“History provides no evidence that good times will last very long. It shows the opposite,” Bailey said. “It’s kind of an extreme fiscal policy that is going to hurt us, really limit our ability to continue to fund our schools, the Medicaid system and all the things that are paid for in the state budget.”
Bailey notes that the income tax is the state’s largest source of revenue. It generated more than $6 billion or about 41% of the $14.7 billion in General Fund receipts last year. If lawmakers drop the rate to 4% for fiscal year 2023-24, it would reduce revenues by at least $1.2 billion that year from what it would generate at the current 5% rate. “That’s a lot, it’s more than we spend a year on our university and community college system,” he said.
HB 8 also included provisions to raise some money by expanding the sales tax to cover 34 additional services. But Bailey noted that move recovers only a fraction of the loss of income tax revenue.
“House Bill 8 includes no mechanism to have the income tax go back up if our needs increase. It is simply a huge, huge tax cut and a tiny, tiny tax increase from these services,” Bailey said.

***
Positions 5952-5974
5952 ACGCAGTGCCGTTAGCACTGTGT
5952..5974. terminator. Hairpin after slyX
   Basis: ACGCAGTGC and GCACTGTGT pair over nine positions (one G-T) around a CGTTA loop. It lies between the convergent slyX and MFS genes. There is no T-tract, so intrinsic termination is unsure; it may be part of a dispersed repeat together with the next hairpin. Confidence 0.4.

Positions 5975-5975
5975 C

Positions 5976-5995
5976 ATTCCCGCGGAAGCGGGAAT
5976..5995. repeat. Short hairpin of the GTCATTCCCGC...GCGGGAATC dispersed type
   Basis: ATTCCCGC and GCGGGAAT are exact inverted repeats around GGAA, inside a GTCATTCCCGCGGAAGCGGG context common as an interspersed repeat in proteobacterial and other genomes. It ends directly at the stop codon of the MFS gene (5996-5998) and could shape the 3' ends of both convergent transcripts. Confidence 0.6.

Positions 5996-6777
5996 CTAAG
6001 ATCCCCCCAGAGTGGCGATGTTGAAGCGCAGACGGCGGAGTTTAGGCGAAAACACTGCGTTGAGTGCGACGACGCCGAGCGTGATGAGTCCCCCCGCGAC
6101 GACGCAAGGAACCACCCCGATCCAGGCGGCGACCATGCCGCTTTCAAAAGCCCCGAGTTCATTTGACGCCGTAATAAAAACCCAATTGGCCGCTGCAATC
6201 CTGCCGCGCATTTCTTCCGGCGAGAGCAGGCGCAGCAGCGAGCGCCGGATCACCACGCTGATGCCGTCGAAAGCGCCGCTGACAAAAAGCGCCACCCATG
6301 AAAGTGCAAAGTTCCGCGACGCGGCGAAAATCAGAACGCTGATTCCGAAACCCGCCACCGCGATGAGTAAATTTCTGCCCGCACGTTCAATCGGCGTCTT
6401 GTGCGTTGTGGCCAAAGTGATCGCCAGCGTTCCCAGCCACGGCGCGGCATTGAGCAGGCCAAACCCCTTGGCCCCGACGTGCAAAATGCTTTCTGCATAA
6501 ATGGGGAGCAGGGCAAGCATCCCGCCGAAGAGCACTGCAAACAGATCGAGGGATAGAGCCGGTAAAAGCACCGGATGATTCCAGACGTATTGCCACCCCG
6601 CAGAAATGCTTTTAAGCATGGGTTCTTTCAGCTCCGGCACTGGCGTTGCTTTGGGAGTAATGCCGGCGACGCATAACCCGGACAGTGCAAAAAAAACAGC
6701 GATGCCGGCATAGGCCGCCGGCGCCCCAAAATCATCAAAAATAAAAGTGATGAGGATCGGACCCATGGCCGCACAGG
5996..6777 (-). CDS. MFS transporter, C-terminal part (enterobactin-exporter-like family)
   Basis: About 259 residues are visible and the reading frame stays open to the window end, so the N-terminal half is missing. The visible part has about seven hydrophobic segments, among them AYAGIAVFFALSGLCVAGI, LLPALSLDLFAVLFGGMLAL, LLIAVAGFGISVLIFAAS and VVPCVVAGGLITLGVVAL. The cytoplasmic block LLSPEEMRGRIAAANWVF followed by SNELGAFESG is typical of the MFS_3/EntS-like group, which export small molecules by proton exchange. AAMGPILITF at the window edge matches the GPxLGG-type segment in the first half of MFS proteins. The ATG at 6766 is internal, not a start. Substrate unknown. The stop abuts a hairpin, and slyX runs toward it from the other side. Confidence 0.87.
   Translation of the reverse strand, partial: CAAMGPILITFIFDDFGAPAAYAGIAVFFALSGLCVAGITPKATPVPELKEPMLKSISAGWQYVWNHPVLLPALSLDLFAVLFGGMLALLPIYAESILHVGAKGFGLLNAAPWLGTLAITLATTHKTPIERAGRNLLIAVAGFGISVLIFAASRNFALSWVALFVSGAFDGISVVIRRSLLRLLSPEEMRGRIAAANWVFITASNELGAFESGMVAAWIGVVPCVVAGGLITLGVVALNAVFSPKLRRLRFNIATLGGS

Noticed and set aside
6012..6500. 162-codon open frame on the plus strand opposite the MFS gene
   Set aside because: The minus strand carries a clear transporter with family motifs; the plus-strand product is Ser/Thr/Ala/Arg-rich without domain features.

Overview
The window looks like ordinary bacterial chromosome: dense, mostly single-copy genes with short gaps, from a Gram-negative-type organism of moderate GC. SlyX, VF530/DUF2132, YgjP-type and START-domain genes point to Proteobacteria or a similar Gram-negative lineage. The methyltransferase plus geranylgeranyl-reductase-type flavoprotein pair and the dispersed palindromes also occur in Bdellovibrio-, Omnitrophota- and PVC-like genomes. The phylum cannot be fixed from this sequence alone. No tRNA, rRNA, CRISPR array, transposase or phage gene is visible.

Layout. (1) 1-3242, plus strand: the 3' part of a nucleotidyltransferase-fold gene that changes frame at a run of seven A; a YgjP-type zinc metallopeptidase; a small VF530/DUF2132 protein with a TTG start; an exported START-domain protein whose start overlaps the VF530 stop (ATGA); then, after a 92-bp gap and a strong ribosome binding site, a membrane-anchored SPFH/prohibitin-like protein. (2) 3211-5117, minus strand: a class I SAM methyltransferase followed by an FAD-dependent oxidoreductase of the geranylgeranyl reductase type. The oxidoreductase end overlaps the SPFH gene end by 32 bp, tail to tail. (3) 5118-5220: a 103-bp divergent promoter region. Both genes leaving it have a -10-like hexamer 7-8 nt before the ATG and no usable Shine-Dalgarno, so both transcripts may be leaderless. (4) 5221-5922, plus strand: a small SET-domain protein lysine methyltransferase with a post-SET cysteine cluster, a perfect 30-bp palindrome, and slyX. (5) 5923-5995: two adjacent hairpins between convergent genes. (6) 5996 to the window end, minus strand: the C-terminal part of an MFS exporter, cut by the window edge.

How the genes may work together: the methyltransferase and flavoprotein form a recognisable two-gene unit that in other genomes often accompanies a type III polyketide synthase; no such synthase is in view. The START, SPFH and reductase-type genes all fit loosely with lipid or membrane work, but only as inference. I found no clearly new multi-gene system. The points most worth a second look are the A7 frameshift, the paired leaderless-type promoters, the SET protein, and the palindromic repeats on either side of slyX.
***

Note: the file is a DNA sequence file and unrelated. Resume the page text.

If the rate is cut to 4% and a recession causes revenue growth to go flat (revenue growth was minus 2.7% in the Great Recession in 2009), Bailey said the surplus will be wiped out and the state will confront tough choices of cutting spending or raising taxes, presumably the sales tax under the current conservative Republican leadership.
“We already have immediate demands on the General Fund — more funding for disaster recovery in Eastern and Western Kentucky as well as putting money into flood resilience. We have 11,000 teacher vacancies and shortages of other public employees. And we have child care centers at risk of closing when federal ARPA (American Rescue Plan Act) funds end in September of 2024,” Bailey said.
Safeguards against what happened in Kansas
Petrie, the House budget committee chairman, says there is no need for alarm.
He noted the cut affects only one revenue source, and does so gradually at a half percentage point at a time, and only when the thresholds are met.
The safeguards, he said, distinguish the bill from income tax cuts made in other states, most notably in Kansas in 2014 which caused revenues to plunge and the legislature to restore higher rates.